Cork trainer Jimmy Mangan on the county's rich point-to-point heritage

Cork trainer Jimmy Mangan on the county's rich point-to-point heritage
Trainer Jimmy Mangan preparing to saddle his runner at Thurles back in February. Picture: Healy Racing

IN THE latest in a series from Horse Racing Ireland, JIMMY MANGAN gives an insight into his success as a trainer and what motivates him away the industry.

What was your childhood ambition? 

To be a top jockey. In hindsight, I should have concentrated more on that ambition, but I was young and careless at the time. I would always try to instill that in young aspiring jockeys today. You only get one shot at being a jockey so take it seriously and leave nothing behind.

Growing up, who was your sporting hero? 

Tommy Carberry was my idol. It’s funny because his son Paul is probably my favourite rider of all time. Both men had a gift that no mentor could teach, or practice could perfect.

What horse put you on the map?

Stroll Home winning the 1997 Galway Plate was a magic day and one that probably got my name in the national news for the first time.

Who is your favourite horse?

For obvious reasons, Monty’s Pass will always be the one who made all the graft worthwhile.

What is your most memorable racing moment?

Winning the Aintree Grand National in 2003. Everyone in our village of Conna had a few quid on him. Generations of our family aspired to have a horse like Monty’s Pass. My wife Mary rode the horse everyday at home and had him in peak condition. Barry Geraghty rode him with the ultimate confidence on the day.

That Grand National ‘dream’ was merely a distant fantasy all our lives, but Monty’s Pass made that fairytale a reality for everyone.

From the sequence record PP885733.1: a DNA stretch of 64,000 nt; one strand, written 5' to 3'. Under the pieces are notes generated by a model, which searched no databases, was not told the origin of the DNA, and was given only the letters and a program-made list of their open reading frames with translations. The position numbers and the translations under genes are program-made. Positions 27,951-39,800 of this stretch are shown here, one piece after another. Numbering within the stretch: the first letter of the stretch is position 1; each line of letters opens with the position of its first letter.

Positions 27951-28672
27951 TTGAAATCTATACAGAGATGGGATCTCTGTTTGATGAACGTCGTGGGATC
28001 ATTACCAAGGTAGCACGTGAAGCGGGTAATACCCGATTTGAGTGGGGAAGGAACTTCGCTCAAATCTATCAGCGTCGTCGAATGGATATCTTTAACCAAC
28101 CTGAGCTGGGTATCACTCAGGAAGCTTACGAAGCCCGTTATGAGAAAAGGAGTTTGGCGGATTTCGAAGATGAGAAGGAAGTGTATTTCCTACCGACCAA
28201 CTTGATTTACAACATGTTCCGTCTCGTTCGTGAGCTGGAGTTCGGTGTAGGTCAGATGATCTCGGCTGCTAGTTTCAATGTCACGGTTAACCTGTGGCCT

What is your favourite racecourse in Ireland?

Cork Racecourse Mallow is one of the best in the country and a place I love to run horses and go racing. My daughter Jane rode her first winner there in 2011 in the colours of my brother Billy, so we have had some great days in Mallow.

If you weren’t a trainer what would you be?

I would probably be a bad farmer!

Trainer Jimmy Mangan and Sean Flanagan after Whinstone Boy won the Thyestes Chase in January. Picture: Healy Racing
Trainer Jimmy Mangan and Sean Flanagan after Whinstone Boy won the Thyestes Chase in January. Picture: Healy Racing

If you could train one horse, what would it be?

Envoi Allen. He is unbeaten and looks to have the world at his hooves. Hopefully, he stays sounds and fulfills his potential.

What is your guilty pleasure?

Apple tart and tea and lots of it!

What person do you admire the most and why?

John Magnier. I remember him milking cows at home in Grange and he has built his own empire from those foundations. John is still the same man today despite all his success as the man that milked those cows all those years ago.

Favourite dinner?

Sirloin steak medium to well with all the trimmings.

What is the hidden gem of your home county?

Honestly, Cork is home to some of the best point-to-points in the country. Regardless of whether I have a runner, I would go to a point-to-point every Sunday and it is down to the community effort across the countryside of Cork. It is a lovely tradition and one that is synonymous with this part of the country.

Arvicta and Johnny Hurley gallop through the overflowing River Bride to win for trainer Jimmy Mangan. Picture: Healy Racing.
Arvicta and Johnny Hurley gallop through the overflowing River Bride to win for trainer Jimmy Mangan. Picture: Healy Racing.

If you were to go back to when you were 20 and give yourself one piece of advice, what would it be?

Be more professional. Everything has become more polished since my younger days and perhaps I should have anticipated the changes coming. I would apply myself more and leave nothing to chance.

Favourite saying?

Take care of today and tomorrow will take care of itself.

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